Date: Monday, April 08, 2024
Time: 02:00 pm
Sponsored / Hosted by
Jin-Yi Yu

Department Seminar: Jhordanne Jones

Monday, April 08, 2024 | 02:00 pm
Jhordanne Jones
Postdoctoral Fellow
Event Details

Title: Is subseasonal-to-seasonal Atlantic tropical cyclone predictability changing with a warmer climate?

Abstract: Subseasonal to seasonal (S2S) tropical cyclone prediction at lead times between 2 weeks to 2 months is essential for preventing disasters, safeguarding livelihoods, and disseminating early warnings for imminent storm activity before and during the hurricane season. Recent projections of global tropical cyclone (TC) activity indicate a likely global increase in the frequency and variability of the most intense TCs under global warming. Concurrently, we expect changes to the Madden Julian Oscillation (MJO), a key source of sub-seasonal predictability. Under global warming, MJO-associated precipitation and zonal wind amplitudes are projected to increase with an eastward shift of MJO-related precipitation. In this talk, I’ll use the ERA5 reanalysis data to characterize and examine observed trends in S2S Atlantic TC predictability and their association with MJO variability. Additionally, given the current uncertainty in the warming pattern simulated by global climate models, I will discuss the implications of the pattern effect for the MJO-Atlantic TC relationship. The key science questions I will address in my talk are:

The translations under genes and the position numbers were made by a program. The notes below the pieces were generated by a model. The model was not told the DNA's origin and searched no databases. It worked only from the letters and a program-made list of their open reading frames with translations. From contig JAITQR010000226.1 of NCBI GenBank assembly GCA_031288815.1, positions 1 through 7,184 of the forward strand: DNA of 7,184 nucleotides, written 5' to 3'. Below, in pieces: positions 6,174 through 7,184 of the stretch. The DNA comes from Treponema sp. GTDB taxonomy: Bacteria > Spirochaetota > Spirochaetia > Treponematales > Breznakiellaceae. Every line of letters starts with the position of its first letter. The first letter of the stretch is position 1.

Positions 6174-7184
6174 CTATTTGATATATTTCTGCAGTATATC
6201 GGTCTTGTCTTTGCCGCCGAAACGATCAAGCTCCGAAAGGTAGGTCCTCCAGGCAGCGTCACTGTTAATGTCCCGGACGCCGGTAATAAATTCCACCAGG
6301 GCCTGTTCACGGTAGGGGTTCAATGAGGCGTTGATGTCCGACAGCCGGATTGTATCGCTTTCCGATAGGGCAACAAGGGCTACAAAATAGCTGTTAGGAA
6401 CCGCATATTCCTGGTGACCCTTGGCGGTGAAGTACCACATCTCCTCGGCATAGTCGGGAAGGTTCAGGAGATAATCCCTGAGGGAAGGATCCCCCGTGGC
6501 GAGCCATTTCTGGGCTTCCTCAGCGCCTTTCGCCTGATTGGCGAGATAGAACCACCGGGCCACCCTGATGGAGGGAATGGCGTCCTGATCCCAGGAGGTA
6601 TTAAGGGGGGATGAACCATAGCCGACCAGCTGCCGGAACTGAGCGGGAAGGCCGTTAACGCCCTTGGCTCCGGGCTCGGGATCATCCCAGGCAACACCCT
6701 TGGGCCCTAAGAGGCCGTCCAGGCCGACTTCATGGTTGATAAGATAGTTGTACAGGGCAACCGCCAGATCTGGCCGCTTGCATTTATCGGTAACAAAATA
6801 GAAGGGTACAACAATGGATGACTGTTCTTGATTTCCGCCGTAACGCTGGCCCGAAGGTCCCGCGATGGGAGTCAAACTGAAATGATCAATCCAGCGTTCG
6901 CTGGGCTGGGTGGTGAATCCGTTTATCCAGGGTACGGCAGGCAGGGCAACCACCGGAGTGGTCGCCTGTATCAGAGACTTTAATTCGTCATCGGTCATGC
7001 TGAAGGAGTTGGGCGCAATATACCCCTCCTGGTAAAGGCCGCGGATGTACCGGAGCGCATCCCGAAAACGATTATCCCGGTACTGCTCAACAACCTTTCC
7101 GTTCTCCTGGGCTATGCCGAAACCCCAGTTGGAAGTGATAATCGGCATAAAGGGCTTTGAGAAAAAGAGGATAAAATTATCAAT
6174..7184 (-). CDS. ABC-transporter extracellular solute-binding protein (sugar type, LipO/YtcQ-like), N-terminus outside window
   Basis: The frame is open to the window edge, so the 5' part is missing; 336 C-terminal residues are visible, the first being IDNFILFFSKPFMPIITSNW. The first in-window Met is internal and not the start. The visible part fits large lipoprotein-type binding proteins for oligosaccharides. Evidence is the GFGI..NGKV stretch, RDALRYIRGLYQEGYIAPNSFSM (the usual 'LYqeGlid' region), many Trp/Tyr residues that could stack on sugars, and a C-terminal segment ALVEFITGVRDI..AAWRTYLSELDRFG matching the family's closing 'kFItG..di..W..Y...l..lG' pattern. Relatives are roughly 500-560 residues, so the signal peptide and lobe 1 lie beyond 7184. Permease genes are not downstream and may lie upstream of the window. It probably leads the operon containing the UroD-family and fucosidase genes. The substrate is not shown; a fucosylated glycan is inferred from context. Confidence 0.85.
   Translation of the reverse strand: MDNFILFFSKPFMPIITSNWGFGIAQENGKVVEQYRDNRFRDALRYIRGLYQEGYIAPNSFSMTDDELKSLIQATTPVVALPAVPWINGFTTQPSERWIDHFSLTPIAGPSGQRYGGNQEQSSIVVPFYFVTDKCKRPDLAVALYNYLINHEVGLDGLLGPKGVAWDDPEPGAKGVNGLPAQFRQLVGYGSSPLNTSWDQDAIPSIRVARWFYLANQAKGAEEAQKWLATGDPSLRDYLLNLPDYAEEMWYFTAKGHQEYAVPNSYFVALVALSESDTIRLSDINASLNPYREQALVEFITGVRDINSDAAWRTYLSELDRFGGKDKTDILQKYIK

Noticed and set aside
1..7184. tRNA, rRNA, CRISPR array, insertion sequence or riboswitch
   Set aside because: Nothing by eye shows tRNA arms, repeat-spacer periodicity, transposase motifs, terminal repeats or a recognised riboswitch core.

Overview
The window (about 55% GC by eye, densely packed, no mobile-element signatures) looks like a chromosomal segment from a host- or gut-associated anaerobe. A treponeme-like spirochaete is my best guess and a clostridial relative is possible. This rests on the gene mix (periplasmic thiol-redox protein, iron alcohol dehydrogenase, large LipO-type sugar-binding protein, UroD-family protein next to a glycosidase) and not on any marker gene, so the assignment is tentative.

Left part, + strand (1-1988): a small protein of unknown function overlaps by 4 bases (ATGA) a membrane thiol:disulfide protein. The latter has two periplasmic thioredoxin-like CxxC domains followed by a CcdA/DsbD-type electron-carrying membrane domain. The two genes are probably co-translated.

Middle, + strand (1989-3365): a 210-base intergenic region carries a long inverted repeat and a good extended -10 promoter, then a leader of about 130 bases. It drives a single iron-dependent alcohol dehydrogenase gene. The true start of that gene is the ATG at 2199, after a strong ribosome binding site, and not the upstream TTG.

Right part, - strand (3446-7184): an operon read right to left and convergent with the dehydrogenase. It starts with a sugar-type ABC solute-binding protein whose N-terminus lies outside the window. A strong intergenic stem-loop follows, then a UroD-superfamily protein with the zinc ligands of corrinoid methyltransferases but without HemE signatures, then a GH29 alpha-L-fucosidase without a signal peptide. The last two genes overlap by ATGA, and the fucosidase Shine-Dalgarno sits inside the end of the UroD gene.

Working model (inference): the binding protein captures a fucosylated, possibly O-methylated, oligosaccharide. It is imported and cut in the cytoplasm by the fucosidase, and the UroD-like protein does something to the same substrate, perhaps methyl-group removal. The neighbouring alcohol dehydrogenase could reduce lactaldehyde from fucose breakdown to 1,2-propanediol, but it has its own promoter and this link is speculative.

• How are Atlantic TC variability and MJO variability changing?
  • Which aspects of the changing MJO variability matter for S2S Atlantic TC
  • And what are the implications of the pattern effect for these observed trends?

The Department of Earth System Science acknowledges our presence on the ancestral and unceded territory of the Acjachemen and Tongva peoples, who still hold strong cultural, spiritual and physical ties to this region.